Approaching and selling to retailers is a unique experience for every store you visit. The approach you use with one store may not work as well as on another. But there are a few things that nearly all store buyers respond to.
Following is an article, by Kath Chown, originally published on the Create & Thrive website explaining five starter tips to selling wholesale. Note that the author ran her own store and is sharing her preferences when being approached in her store.
1. The best possible way to approach a shop is softly.
Don’t bring your suitcase of wares into their store like a traveling salesman – that’s always been my pet peeve!
Scope out any potential stockists and visit the store either in person or online to see if it’s a good fit.
If you want to just mention you make something fabulous, that’s great; then take my card and email me your catalog, I can’t wait to see it!
2. The shop expects you to be professional above all else.
Provide a catalog which is easy to read and with clear images and a simple way to order.
Make sure you can give an invoice that fits with the needs of the tax regulations in your country.
You will need to be able to fill their orders quickly and within an agreed time-frame. How long does it take you to make 20 items? How about 100?
3. Make sure you’re not short-changing yourself on price.
Working your fingers to the bone for minimum wage probably isn’t what you dreamed of when you started your own business.
Make sure you’ve figured out your pricing so you can pay yourself properly for your time – even if all you do is sell wholesale.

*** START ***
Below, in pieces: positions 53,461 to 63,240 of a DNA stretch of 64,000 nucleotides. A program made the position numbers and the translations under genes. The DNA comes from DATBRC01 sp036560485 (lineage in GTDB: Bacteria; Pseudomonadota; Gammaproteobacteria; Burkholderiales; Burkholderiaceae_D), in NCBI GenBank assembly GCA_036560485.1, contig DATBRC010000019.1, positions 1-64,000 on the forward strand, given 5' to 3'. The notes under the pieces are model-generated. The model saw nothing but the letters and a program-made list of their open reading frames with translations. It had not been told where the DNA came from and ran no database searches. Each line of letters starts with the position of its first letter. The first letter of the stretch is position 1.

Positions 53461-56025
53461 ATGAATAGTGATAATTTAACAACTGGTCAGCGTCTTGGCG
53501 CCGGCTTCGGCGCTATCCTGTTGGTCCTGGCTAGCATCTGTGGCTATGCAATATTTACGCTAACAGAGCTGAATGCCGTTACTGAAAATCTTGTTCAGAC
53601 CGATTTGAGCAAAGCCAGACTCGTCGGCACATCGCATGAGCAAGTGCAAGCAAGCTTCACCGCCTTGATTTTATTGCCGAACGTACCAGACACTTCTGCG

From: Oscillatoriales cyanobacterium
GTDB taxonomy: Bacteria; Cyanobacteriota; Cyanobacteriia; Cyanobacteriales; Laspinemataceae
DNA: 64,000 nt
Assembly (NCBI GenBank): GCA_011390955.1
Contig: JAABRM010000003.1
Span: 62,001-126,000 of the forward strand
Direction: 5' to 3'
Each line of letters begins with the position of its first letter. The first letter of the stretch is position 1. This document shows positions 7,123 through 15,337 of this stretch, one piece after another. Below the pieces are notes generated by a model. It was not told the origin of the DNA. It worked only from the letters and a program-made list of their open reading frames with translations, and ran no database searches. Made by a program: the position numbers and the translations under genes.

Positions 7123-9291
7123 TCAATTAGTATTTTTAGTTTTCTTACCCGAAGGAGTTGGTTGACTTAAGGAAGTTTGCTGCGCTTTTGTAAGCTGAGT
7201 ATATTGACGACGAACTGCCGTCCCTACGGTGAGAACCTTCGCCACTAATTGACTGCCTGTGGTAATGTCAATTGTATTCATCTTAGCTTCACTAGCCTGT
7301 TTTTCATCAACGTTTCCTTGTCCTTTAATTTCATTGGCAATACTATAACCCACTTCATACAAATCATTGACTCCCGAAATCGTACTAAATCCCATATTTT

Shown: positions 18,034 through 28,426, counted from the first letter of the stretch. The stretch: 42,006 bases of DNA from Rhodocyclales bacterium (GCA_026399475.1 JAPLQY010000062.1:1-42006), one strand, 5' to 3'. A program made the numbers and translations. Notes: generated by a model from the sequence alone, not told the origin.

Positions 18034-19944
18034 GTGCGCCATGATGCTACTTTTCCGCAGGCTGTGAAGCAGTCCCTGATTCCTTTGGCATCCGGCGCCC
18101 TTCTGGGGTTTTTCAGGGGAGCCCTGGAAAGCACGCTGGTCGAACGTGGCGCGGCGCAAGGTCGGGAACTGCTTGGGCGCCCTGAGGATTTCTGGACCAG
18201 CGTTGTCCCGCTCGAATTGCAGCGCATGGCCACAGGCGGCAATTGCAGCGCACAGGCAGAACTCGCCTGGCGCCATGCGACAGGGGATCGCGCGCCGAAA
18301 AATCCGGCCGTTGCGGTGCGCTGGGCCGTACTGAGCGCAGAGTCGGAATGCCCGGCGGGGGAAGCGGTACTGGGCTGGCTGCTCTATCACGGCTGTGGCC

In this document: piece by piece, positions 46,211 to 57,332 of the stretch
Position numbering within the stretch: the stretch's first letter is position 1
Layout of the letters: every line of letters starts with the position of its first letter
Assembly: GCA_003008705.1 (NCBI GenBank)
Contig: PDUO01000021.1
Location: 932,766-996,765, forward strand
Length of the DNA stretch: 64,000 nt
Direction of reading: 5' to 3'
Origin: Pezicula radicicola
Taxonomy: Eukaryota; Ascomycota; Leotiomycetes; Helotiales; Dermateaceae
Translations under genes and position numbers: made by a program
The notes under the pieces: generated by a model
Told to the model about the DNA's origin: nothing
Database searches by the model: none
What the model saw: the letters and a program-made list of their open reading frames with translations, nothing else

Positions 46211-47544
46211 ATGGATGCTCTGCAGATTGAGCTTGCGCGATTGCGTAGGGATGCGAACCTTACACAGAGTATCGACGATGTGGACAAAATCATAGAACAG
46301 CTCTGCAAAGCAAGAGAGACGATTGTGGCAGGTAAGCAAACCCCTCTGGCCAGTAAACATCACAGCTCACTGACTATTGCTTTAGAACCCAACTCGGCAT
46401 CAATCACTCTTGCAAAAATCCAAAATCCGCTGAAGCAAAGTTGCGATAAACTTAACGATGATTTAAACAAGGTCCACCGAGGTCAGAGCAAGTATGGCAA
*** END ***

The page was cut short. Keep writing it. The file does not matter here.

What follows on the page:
4. Most shops will need a minimum 100% mark-up on your wholesale price.
This is the answer which is usually hardest to swallow for a creative.
Why do they need to mark-up 100%? That sounds ludicrous and it feels weird that they will be making more profit on your item that you do.
One of the great things about a home-based business is that you have very few overheads compared to a retail business.
You don’t pay:
- large amounts of rent for a retail space
- fit-out on a shop
- loads of fluro and security lights (some which stay on overnight)
- security system
- staff to have the store open 7 days a week
- stationery and other incidentals which keep a shop running etc.
So the retailer needs to make enough money in their mark-up to pay for all these things and still pay themselves a wage.
If I could make more than the 100% mark-up in my retail store, it went a long way to making my business viable and eventually profitable.
5. You need to supply exactly what you would send to a customer.
This includes all the packaging and business cards to go along with purchases.
Always check with the retailer if your packaging is particularly large and isn’t for display with your items as they will need to find a place to store it.
Make sure you provide a copy of the invoice when you fill the order and follow up every couple of months to ensure the retailer is happy and to let them know about new products.